American journalist John Henderson went from despising the taste of coffee to loving it. And all because he moved to Rome. In his latest column for The Local, he explains the transition.
I once had a friend who worked for Vatican Radio and had one of the greatest handicaps for living in Rome. She was allergic to dairy products. Think about it. She couldn’t eat cheese. She couldn’t eat gelato. How can you live in Rome and not eat cheese or gelato? It’s like moving to the Caribbean and not being able to swim. I mean, what’s the point? Then again, when I moved to Rome, I had a big handicap, too, one that made Italians look at me as if I had a third eye.
I didn’t drink coffee.
I wasn’t allergic to it. I hated it. I loathed it. I didn’t like any hot liquids. Hot chocolate. Saki. Hot spiced wine. But coffee topped the list of disgusting beverages. Bitter and drab, it did nothing but make me thirsty. And I viewed all fluids as a means to quench a thirst. Nothing else. During an all-night writing marathon, caffeine had all the effect on me as Pez.
When I moved to Rome the first time in 2001, I made a tough decision. I love hanging out in piazzas. They are what separates Rome from every city in the world. It’s what makes living in Rome like living in a small town with a big city right across the street. I also love wine. But drinking wine all day in a piazza is problematic.
Photo: Conto di Luna/Flickr
Three or four times a week I’ll walk two blocks to my local cafe, Linari, and stand at the counter with a cappuccino and a perfect chocolate cornetto. If I stay long enough I’ll probably see more than half my Testaccio neighborhood, all gossiping away in the Romanaccio version of Italian that I have no hope of ever understanding.
To live in Italy, one must do more than drink coffee. One must understand coffee. When you visit Italy, order a coffee in one of the following ways:
This is the most common yet the most shocking to Americans. It is a simple shot of espresso that fills about a third of a small cup just a bit bigger than a thimble. I still enjoy watching Americans’ jaws drop when they see it and ask, “Where’s the rest of it?” This isn’t Starbucks, Bubba. Thank God.
Photo: The Local Italy
This is halfway between a caffe and a cappuccino. It’s a caffe stained with a little spot of milk. Pronounce it correctly, mock-ee-OTTO, and you’ll be treated like a local.
Photo: Art Crimes/Flickr
The classic Italian coffee. Espresso coffee covered in warm milk then topped with creamy foam, it is the perfect way to start the Italian day. Please note the word “start.” Do NOT, even if the craving eats at you like a heroin withdrawal, order a cappuccino after noon. Only tourists do that. Yes, you’re a tourist. Just don’t act like a stupid one.
Cappuccino ben caldo.
“Ben caldo” means “extra hot.” This is my favorite. Italians like to drink their coffee fast and don’t like it so hot it singes their tongues like American coffee. I like mine with a newspaper.
A small cappuccino sprinkled with chocolate, popular with Italian teen-agers and wimpy American expats.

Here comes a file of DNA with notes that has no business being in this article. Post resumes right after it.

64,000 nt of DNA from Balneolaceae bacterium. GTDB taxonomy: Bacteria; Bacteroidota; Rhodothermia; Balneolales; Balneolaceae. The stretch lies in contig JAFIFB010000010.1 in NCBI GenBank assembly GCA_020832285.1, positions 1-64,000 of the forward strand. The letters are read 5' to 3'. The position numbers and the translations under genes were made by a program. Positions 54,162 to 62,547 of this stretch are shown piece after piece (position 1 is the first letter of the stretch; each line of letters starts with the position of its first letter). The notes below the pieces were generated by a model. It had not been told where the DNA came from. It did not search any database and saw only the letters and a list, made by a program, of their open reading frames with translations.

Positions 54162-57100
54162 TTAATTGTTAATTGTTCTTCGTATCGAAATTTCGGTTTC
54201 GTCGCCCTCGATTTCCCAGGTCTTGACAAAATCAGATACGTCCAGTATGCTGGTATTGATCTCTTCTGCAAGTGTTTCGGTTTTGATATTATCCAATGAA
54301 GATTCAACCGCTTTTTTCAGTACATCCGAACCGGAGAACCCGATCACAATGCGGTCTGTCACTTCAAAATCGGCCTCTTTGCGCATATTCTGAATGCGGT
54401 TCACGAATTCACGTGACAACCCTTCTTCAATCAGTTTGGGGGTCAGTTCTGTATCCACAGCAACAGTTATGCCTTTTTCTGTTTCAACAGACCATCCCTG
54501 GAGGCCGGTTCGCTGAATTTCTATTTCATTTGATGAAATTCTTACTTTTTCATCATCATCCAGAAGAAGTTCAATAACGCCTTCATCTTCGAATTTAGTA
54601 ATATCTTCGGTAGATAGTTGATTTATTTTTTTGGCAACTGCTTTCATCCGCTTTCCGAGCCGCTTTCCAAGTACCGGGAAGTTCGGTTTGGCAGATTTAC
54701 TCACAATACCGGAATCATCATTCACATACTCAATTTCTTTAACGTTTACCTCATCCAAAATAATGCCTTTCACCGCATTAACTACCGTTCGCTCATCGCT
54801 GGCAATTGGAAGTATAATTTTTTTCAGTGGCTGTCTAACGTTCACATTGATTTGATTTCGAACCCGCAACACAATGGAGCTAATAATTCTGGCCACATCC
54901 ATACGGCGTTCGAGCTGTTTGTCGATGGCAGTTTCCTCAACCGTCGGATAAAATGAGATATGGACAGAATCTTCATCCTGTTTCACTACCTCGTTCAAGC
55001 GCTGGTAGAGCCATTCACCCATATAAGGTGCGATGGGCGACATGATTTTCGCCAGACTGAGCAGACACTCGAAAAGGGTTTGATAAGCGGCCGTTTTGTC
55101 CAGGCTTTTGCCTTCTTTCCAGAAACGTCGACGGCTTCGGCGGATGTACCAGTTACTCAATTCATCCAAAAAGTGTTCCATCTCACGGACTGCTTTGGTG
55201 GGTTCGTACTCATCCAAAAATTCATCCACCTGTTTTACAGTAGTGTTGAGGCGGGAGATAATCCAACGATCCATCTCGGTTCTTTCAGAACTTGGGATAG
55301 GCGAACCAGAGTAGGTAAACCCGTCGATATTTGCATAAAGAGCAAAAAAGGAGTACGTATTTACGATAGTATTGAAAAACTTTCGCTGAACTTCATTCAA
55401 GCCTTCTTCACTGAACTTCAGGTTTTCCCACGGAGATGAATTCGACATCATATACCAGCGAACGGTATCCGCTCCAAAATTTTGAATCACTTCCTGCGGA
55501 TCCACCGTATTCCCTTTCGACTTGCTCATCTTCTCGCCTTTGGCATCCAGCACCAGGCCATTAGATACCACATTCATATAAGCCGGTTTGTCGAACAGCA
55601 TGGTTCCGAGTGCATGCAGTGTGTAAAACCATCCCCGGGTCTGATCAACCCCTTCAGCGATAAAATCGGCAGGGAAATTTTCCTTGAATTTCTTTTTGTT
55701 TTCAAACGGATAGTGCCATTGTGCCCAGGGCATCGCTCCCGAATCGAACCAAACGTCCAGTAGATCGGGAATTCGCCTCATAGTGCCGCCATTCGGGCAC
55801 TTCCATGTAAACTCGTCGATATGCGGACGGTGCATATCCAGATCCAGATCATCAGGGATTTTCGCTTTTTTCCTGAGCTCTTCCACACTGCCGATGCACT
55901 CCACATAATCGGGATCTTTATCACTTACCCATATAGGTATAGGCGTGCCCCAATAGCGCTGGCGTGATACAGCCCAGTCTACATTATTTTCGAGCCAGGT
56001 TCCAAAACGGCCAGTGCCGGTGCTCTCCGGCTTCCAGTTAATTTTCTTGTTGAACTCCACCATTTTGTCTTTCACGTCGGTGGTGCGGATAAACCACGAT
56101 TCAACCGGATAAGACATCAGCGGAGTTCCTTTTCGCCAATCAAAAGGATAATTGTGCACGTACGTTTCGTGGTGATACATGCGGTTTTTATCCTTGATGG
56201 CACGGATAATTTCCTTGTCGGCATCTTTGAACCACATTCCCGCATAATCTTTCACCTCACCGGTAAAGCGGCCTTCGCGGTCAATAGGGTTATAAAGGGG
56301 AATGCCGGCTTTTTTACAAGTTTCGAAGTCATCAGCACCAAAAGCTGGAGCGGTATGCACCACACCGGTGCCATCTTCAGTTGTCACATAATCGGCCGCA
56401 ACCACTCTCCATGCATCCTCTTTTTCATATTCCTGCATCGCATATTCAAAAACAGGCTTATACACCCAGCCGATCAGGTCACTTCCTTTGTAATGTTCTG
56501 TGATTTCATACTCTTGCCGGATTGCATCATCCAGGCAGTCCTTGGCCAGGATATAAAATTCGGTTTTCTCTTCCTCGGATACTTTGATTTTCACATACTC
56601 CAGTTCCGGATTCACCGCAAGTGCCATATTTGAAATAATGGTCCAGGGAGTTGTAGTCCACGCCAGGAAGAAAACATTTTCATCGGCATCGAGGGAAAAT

Photo: Petter Palander/Flickr
A shorter, very strong shot of espresso and isn’t much more than a sip. It should not be confused with ristretto’s other meaning: What happens to a man’s penis when he comes out of the cold Adriatic Sea.
Photo: Ramon FVelasquez/Wikicommons
A long black coffee that, in more than three years in Rome over two stints, I have never seen an Italian order unless he lost a bet.
It’s a long list. However, it’s nothing compared to that coffee stain on the international coffee landscape: Starbucks.
Photo: Justin Sullivan/AFP
It was Italy, and more pertinently, the country’s coffee culture, that inspired Howard Shultz to start his Starbucks empire 33 years ago, and despite opposition, the company will open its first store in Milan in 2017.
A big reason I once thought of drinking coffee in the same terms as drinking snake blood is because of Starbucks. Its coffee is as bitter as a Hollywood divorce and nearly as expensive.
And while it has a nice variety of recipes, they were contrived in a corporate office in Seattle.
Meanwhile, Italian coffee has been passed down from generations since it arrived in Venice in the mid-16th century. Go ahead. Walk into a rough-and-tumble bar in Rome and order an “iced, half-caff, ristretto, venti, four-pump, sugar free, cinnamon, dolce soy skinny latte.” (Yes, someone at Starbucks really ordered this once.) You’ll get tossed out right onto your Yankees cap.
My biggest problem with big coffee chains is that they’ve ruined many neighbourhoods. Cafes should have a family feel. Each should be different. They should be warm, cozy, with the atmosphere that makes you want to stay and chat or read for a few hours.
If you live in Italy — even if you visit — the first thing you must do is establish a local cafe. It’s where every Italian’s day begins. It’s a slice of true Italian culture as genuine as a British pub. You chat with the owner and your favorite barrista. You pick up a spare newspaper lying around and bitch to the guy next to you about A.S. Roma’s last heartbreaking loss.